Will I be embarrassed if I'm not good at it? Only you can control your own emotions, but it is not a competition and there is no pressure to succeed. One of the first pieces of advice I give everyone when we're getting started is to toss perfectionism aside. Take the pressure off yourself and focus on the experience: The beauty of what we're painting, the gentle breeze, the smell of nature in the air, and the joy of painting outdoors. If your painting turns out great, that's the cherry on top! But the painting is always secondary to the experience of creating in the great outdoors.
—I also have had some participants arrange a private lesson with me to get some pointers on how to improve their painting as a follow-up before the next session. That extra input and practice can be invaluable. (This can also be arranged via FaceTime or zoom.)
Can I bring a friend? Of course! Anyone is welcome to join our little group. Just be sure to check with me so we don't go over our max of ten people.
Will there be lunch afterward? I'm working on finding a way to cater lunches this summer, but haven't quite nailed down the details yet. No lunch this week. But possibly in the future if there is enough interest. I'l keep you posted.
I hope you'll be joining us soon!
My students often ask me, "How do you see all those colors?" Then they usually follow up with, "All I see is a _______ (fill in the blank: white flower, grey wall, brown mountain, blue sky, green tree, etc.) The truth is the world is made up of mixtures of color.
Students especially seem to struggle with whites. What colors do you use to paint something white? The answer is both simple and complex. Whites have all three of the primary colors in their shadow areas. Look at the peonies above. Can you see areas that are more yellow, more red (pink), and more blue?
What if I do this?
This is the same photo, just with the contrast and saturation levels raised. Now you can see all that color, right? It was there all the time. You just have to look for it. Scroll back up to the first photo and see if you can see the reds, yellows, and blues now.
Artists train their eyes to see color in places other people miss. I don't need to saturate my photos to see the color--it's almost like my eyes have a built-in saturation filter.
Below is my finished painting. You can see that what I paint is somewhere in between the regular image and the saturated one. Nature is masterful at blending and creating complex colors. It's an artist's job to bring out and emulate that complexity so others don't miss it.
I have always loved postcards. Antique ones in plastic sleeves in gift shops. Fancy reproductions of favorite paintings in museums. Glossy photos in tourist traps. I love them all.
But I especially love painting my own postcards. Often when I go out of town I'll paint a postcard to send to a friend, or to my dad, someone I know will appreciate the effort and the artwork. I have painted postcards on a street corner in Tijuana, with a circle of kids looking over my shoulder, in San Francisco and Monterey Bay with tourists passing by and the wind whipping. In Jackson Hole, Wyoming when I was there for a watercolor workshop. In Hawaii last fall. At Bear Lake with friends. In faraway England, when I was studying at Cambridge, and more recently when my husband and I were overseeing a group of study abroad students ourselves.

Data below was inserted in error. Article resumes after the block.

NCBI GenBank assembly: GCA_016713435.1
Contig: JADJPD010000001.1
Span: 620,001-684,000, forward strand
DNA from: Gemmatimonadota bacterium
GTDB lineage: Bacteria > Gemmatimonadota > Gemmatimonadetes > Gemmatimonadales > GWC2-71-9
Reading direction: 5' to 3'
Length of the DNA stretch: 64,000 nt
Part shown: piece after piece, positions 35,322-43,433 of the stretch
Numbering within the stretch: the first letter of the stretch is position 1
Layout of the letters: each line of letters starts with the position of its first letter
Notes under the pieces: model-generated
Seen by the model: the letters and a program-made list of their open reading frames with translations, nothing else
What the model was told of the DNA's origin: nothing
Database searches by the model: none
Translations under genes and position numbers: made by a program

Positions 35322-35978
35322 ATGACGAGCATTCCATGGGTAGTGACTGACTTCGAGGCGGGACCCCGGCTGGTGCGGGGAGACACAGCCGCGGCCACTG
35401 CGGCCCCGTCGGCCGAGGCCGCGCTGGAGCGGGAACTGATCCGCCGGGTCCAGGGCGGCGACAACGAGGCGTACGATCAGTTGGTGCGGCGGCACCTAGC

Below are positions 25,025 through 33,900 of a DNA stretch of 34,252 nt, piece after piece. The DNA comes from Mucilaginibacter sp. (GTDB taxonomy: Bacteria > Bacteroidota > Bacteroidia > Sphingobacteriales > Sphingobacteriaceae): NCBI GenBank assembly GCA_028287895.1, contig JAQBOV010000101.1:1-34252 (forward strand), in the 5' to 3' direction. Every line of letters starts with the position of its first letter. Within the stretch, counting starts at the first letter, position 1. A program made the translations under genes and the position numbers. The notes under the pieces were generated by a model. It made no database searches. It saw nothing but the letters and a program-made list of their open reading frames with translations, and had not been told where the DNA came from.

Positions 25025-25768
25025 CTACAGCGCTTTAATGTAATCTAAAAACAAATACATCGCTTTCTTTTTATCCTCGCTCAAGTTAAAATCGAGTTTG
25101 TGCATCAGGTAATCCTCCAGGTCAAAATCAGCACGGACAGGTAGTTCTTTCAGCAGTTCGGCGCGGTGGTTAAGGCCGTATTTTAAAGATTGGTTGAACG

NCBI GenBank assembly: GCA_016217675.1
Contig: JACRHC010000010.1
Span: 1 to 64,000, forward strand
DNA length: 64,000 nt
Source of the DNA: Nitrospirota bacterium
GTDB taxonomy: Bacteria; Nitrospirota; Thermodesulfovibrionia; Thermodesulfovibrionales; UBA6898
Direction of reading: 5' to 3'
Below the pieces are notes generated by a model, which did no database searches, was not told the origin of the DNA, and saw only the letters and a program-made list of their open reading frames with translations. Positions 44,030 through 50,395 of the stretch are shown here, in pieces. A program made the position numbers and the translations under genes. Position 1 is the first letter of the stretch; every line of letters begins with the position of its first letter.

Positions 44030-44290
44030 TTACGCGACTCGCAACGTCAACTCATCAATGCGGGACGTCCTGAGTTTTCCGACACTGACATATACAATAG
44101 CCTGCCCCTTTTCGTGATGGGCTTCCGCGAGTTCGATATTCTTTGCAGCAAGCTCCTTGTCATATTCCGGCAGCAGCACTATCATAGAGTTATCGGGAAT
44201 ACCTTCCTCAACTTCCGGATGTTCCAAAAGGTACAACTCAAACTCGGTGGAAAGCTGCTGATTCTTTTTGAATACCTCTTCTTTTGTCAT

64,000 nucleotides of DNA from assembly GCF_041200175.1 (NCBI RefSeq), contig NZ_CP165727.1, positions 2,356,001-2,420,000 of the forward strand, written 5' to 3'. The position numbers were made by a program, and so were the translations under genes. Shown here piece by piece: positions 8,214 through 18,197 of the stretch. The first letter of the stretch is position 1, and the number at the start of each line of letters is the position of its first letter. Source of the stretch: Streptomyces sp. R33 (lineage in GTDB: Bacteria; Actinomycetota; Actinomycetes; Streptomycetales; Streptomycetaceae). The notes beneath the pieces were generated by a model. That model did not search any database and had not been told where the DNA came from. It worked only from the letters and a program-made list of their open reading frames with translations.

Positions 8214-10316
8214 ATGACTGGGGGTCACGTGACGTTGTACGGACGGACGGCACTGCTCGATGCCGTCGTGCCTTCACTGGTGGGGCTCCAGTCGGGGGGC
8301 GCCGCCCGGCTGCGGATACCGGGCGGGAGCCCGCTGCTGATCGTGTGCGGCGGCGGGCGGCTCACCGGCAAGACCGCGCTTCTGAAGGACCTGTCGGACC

A few weeks ago (BC = Before the Corona Virus) I was at my dad's house in his study, and he pulled something out of a frame on his desk so I could see what it was -- a postcard I had sent him from London four years ago. I was so touched that he had not only kept it, but framed it. Has kept it on his desk all these years. That is the magic of a painted postcard!
Here's why I love painting postcards:
That's one reason I created this Creative Connections Watercolor Workshop/Kit Creative Connections greeting card workshop/kit. To give you the joy of creation, without all the fear of getting started.
St. Paul's and the north bank of the Thames. 4 x 10, framed in grey wood. $175.00
I recently completed a series of 24 mini landscapes, 21 of which are from our recent travels through England and Europe. (The other 3 are of Bear Lake and Mt. Timpanogos from the Ridge Trail.) This series of 4" x 10" paintings was a major departure from the commission I completed a couple of weeks earlier, which was a whopping 53" x 34". (Look for more on that in a future post.) Together, they comprise #16-35 of my Europe series.
I have loved creating these small panoramas, which capture the very essence of the landscape in their long, narrow format. I was often working on 4-6 at a time, as you can see in these photos:
With each painting I was amazed at how much of the experience a small image—barely more than a sliver—could convey. You have to see it to believe it. There is truly something for everyone: Bright, vivid florals, detailed line work, simple studies of a lavender horizon, the muted tones of the London skyline, rugged stone ruins and fresh herbs, lakes, rivers, bridges, buses, taxis, and figures. All are designed to give the viewer a taste of the landscapes I love, both here and across the ocean.